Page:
by Lakshman Achuthan, Co-Founder and Chief Operations Officer of ECRI
The recent rise in nominal Bund yields is related mainly to the inflation upturn anticipated by the German FIG, along with the uptick in commodity price inflation. The current configuration of ECRI’s leading indexes reveal cyclical pressures on yields, but in any event, they are a long way from getting back to earlier highs because the recent cyclical re-rating of inflation expectations has occurred against the backdrop of a sea change in structural expectations, given slowing trend growth and lingering lowflation.
While the ECB’s latest efforts at QE are certainly responsible in part for driving real yields so low, they have been trending down for years. Thus, the growing recognition of the decline in trend GDP growth, not only in Germany, but also in virtually all other major economies, has surely played a role in depressing yields. This includes the advanced economies, but also China, a key destination for German exports.
Chinese authorities have clearly recognized that their old export- and investment-driven growth models are no longer sustainable, and have been trying to reorient the economy towards consumer spending. A critical element of China’s long-term response harkens back to its historical trade ties, including those with many of its Asian neighbors, through plans to build infrastructure to boost to trade with those partners. As a recent article in Foreign Affairs puts it, China has released “a blueprint for what it calls the Silk Road Economic Belt and the 21st-Century Maritime Silk Road – often shortened to ‘One Belt, One Road’ [to] make China a principal economic and diplomatic force in Eurasian integration.”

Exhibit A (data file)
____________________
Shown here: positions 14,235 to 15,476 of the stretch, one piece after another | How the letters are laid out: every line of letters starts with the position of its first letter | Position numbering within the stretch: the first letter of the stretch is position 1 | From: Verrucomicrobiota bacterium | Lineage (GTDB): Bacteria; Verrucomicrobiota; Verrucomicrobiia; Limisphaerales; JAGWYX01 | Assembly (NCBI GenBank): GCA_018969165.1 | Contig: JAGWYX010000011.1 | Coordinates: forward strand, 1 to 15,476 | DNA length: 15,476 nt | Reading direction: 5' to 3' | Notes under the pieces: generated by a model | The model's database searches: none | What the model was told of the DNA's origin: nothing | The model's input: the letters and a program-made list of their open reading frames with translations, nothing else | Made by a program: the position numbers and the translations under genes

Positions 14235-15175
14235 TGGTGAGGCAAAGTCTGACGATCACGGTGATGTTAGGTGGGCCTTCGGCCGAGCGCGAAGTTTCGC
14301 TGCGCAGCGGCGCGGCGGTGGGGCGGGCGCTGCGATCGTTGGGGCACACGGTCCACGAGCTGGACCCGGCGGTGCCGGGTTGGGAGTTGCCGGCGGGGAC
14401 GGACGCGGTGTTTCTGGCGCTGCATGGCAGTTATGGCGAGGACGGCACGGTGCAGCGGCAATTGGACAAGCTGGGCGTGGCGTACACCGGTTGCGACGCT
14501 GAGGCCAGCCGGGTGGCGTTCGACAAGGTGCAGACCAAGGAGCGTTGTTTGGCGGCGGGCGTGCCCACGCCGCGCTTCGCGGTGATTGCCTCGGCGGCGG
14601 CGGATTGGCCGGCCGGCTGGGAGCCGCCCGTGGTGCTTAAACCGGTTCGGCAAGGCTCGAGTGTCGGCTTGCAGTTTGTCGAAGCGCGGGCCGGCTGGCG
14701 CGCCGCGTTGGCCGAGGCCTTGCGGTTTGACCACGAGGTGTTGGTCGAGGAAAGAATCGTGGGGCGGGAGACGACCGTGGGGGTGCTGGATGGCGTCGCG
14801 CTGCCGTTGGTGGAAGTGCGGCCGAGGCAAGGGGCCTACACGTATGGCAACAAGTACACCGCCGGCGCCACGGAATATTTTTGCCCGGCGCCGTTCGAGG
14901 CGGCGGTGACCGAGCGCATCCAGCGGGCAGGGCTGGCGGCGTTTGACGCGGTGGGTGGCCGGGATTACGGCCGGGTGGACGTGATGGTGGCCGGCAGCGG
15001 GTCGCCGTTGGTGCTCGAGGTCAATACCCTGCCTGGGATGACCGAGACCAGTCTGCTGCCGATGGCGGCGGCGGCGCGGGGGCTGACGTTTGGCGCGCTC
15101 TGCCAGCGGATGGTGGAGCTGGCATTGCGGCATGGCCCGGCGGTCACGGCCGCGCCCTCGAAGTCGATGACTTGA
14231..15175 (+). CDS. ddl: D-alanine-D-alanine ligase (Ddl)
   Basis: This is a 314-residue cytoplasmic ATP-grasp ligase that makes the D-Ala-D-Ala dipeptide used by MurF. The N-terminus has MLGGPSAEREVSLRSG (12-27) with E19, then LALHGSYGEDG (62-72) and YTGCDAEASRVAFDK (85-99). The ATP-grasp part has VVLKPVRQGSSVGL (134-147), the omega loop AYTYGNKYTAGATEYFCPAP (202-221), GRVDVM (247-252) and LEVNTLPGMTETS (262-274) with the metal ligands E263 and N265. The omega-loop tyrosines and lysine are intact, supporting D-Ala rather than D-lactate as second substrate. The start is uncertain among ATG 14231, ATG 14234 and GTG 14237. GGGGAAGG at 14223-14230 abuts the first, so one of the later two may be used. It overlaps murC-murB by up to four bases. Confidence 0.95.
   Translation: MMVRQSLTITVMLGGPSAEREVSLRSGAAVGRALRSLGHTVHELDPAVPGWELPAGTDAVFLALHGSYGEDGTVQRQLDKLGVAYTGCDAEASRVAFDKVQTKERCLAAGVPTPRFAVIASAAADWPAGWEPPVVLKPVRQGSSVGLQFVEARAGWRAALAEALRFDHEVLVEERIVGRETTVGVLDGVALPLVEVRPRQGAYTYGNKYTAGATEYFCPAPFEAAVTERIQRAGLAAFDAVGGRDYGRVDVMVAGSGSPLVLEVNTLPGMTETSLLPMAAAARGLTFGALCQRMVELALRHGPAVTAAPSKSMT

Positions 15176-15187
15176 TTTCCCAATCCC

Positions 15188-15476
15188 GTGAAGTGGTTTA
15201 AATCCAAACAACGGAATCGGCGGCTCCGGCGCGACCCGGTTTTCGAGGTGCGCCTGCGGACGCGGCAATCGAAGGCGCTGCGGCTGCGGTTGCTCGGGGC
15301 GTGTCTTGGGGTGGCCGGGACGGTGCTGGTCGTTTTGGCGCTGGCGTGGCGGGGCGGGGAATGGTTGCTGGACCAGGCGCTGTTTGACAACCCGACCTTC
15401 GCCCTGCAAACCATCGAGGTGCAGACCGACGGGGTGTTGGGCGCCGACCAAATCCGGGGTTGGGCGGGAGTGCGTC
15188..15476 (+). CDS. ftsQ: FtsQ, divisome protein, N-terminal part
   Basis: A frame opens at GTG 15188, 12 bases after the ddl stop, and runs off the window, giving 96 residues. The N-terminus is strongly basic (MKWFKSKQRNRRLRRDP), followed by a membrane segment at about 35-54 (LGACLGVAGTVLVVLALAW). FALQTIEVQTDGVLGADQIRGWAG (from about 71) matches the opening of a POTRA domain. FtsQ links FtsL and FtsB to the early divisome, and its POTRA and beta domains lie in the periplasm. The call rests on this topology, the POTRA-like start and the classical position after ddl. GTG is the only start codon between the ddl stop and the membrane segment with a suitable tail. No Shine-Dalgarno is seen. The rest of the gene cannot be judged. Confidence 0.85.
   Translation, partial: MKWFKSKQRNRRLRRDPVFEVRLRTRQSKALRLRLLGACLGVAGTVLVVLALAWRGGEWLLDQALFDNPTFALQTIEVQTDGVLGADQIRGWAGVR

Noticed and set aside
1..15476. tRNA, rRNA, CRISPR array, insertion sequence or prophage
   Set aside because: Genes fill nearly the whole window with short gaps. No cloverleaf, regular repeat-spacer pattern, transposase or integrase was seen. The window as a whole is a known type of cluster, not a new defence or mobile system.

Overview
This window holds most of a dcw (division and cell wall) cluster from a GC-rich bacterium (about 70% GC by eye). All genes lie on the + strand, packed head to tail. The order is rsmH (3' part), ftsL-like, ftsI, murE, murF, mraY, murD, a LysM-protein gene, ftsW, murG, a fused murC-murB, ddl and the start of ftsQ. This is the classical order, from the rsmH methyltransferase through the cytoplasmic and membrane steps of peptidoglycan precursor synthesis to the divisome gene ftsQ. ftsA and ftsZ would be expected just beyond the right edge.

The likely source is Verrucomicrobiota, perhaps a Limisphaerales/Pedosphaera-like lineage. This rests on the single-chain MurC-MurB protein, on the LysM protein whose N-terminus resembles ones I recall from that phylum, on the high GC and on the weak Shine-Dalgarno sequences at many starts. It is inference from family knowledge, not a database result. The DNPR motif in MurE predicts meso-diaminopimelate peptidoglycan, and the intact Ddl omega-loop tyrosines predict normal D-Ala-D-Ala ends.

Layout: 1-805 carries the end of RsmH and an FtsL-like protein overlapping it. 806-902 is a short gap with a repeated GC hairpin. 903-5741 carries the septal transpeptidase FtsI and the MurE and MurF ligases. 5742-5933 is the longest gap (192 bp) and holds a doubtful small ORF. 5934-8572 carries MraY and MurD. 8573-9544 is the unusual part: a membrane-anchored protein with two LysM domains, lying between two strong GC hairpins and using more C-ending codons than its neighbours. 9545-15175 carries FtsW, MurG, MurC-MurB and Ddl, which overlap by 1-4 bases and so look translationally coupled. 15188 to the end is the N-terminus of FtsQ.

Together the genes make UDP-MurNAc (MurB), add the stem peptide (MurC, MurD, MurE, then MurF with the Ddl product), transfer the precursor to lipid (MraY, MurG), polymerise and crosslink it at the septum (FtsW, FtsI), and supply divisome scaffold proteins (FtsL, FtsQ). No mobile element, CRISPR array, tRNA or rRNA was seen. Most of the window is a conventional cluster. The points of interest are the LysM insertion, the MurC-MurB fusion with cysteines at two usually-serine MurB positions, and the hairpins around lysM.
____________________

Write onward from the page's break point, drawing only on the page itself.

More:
Meanwhile, India has launched the “Mausam” project, aimed at reestablishing India’s historical maritime routes with its ancient trade partners in and along the Indian Ocean, and Africa is about to create a Cairo-to-Cape Town free trade area bigger than the European Union.
In essence, with trend growth tailing off in the “global North,” the major economies of the “global South” have decided to shift their long-term focus to “South-South trade,” because that is where the growth will be in the 21st century. This is a commanding long-term vision with the potential to reshape the drivers of Chinese growth, in particular – and Asian growth, in general – in this century and beyond. But, over the next few years, it will not have a material impact on Chinese growth, which will stay in a secular downtrend, alongside the secular decline in trend growth in the advanced economies that makes them likely to dip more easily and often into recession. Thus – especially for the developed economies in “the yo-yo years” that will continue to prevail – the increasingly shallow waters of economic growth will expose more recessionary shoals, demanding even closer attention to cyclical tools to help navigate these shallows.